Peter Vermes: I’m committed to being here
They allotted 35 minutes for the keynote speaker.
They should have known better.
Dressed in a blue suit, Sporting Kansas City manager Peter Vermes walked across the stage, a guest for the Rockhurst University Young Alumni. The weeknight audience consisted of entrepreneurs. Business owners. Financial analysts. A collection of recent graduates simply eager to learn.
The longest-tenured coach in Major League Soccer ignored the lectern used by the preceding two speakers, instead pacing the stage. In his right hand, he toted a Power Point clicker.
“This is about culture and leadership,” he began the recent presentation inside a lecture hall on the Rockhurst campus. “It will take a funny ride.”
Over the next 65 minutes, he documented stories from his decade with Sporting Kansas City. Used them as examples for things that worked and some that didn’t. Quoted them as the anecdotes that have defined his coaching career.
Here are the standouts:
• Upon his first tap of the clicker, a video popped up on the screen behind him. The clip is nearly a decade old. A former sports anchor is spouting off about Sporting Kansas City’s rebrand in November 2010.
“I don’t know if this is gonna fly,” the anchor says. “I did not receive one positive comment.”
Vermes literally smiles as it plays. Nine years and four major trophies later, he remains motivated by the 10-second segment. The challenge of proving people wrong is his greatest fuel, the same as it was as a player, when he would rattle off a list of doubters in his head as he rode the bus to a game.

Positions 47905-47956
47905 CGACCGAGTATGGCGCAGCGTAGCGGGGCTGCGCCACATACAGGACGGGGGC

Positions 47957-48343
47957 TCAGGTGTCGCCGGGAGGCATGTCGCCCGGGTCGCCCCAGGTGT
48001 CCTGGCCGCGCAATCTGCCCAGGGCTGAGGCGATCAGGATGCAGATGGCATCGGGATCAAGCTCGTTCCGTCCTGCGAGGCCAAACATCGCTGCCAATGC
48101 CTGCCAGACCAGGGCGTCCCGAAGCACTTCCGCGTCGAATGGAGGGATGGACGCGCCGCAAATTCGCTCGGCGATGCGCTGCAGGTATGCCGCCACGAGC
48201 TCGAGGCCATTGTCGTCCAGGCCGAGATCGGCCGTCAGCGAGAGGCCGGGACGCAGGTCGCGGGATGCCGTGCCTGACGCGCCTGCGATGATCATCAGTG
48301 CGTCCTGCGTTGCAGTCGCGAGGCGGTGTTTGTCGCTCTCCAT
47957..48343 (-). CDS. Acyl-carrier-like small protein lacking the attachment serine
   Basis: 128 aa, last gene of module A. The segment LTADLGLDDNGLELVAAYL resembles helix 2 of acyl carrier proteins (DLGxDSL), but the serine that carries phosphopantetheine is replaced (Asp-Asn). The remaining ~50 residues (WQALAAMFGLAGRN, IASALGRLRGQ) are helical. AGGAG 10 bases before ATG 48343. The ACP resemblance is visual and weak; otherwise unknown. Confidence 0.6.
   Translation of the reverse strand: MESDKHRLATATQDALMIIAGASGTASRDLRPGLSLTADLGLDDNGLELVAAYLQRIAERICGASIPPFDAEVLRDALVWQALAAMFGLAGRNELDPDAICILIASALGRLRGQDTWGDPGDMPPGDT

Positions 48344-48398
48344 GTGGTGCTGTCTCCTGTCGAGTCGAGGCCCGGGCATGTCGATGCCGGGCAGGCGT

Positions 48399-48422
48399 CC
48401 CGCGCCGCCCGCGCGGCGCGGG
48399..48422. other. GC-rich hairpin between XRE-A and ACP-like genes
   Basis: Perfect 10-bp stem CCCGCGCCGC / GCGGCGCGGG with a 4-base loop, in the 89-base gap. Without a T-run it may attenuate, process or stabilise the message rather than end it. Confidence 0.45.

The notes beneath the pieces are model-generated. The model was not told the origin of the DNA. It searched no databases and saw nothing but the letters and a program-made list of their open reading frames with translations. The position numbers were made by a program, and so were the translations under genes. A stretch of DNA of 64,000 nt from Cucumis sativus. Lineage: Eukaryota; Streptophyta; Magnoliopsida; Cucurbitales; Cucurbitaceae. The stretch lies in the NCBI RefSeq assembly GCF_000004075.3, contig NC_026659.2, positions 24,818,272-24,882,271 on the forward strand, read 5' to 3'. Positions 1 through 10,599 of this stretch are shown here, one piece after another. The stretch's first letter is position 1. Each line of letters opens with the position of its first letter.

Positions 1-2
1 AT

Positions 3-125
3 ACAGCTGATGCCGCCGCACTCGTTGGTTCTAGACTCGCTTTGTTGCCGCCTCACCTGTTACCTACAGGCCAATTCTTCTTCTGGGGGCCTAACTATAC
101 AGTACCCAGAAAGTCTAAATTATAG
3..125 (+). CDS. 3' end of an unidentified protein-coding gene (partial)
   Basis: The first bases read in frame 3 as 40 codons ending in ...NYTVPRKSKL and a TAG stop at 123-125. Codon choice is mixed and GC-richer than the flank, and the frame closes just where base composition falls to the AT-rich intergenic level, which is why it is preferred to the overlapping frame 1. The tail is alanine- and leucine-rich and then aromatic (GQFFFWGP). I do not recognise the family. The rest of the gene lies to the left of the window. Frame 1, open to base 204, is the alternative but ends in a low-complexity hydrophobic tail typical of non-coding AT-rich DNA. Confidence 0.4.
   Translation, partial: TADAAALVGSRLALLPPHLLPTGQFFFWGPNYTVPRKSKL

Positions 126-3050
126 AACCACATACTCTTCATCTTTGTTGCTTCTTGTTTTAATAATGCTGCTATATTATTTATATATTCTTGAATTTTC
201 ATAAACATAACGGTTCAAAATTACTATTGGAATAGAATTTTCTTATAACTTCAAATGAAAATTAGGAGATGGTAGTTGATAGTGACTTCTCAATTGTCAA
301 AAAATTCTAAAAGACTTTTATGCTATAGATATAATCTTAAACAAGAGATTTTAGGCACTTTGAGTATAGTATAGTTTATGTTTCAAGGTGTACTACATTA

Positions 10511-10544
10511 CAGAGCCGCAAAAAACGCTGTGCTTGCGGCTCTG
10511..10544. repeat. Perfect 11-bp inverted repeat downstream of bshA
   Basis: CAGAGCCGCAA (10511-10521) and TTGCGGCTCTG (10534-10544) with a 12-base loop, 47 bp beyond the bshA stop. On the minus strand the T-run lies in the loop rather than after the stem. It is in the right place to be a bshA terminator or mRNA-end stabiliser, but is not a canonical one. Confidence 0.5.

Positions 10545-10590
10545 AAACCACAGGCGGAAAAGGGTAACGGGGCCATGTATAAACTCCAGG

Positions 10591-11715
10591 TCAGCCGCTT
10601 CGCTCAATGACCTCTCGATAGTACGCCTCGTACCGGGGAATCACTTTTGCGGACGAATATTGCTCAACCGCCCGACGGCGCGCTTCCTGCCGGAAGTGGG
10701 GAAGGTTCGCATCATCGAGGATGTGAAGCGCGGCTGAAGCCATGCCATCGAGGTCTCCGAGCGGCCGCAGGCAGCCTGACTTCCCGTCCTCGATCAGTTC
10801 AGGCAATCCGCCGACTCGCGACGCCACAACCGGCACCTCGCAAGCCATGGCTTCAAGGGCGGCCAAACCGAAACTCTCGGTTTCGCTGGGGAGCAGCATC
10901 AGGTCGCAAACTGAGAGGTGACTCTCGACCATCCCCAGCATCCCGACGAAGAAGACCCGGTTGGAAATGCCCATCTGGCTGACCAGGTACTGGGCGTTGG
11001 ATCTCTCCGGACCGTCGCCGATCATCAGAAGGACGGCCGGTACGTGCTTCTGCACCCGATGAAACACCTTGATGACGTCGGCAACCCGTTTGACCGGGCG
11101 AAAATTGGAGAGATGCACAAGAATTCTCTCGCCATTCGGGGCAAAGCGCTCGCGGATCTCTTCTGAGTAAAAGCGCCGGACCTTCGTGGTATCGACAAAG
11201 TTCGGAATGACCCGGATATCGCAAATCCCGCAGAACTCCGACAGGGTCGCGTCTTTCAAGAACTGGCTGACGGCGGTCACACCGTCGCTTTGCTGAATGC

• Vermes emphasizes the importance of the details. The logo. The precise wording of a soccer franchise’s mission statement. The reasoning for TVs in the stadium bathrooms.
It sets up his main offering: Culture.
It started on Day 1, he explained. After taking over as the then-Kansas City Wizards interim manager in August 2009, he spoke to the team for the first time. He encountered something he didn’t expect.
“I have a little bit of intensity, and in this meeting, I can feel it — I’m getting a little intense,” he told the crowd. “The amazing thing is what I can see is there are three groups in the room. There are the guys over here who were drooling because all the things I was saying, they were like, ‘Finally.’ Then I had this group all the way on the right, and they were like, ’Come on, this guy, he’ll be fired at the end of the season.’ And then there was this group in the middle, and that group was, ’Show me.’
“Those three buckets, they’re exactly what culture is all about. You have this group that’s in it; you have this group that doesn’t want to be in it; and you have this group that’s waiting for you to show them.”
So what did Vermes do with the group that appeared disengaged?
“You gotta get rid of them,” he said. “And you gotta get rid of them quickly. You’re not going to change their mind. You cannot waste your energy on those guys.”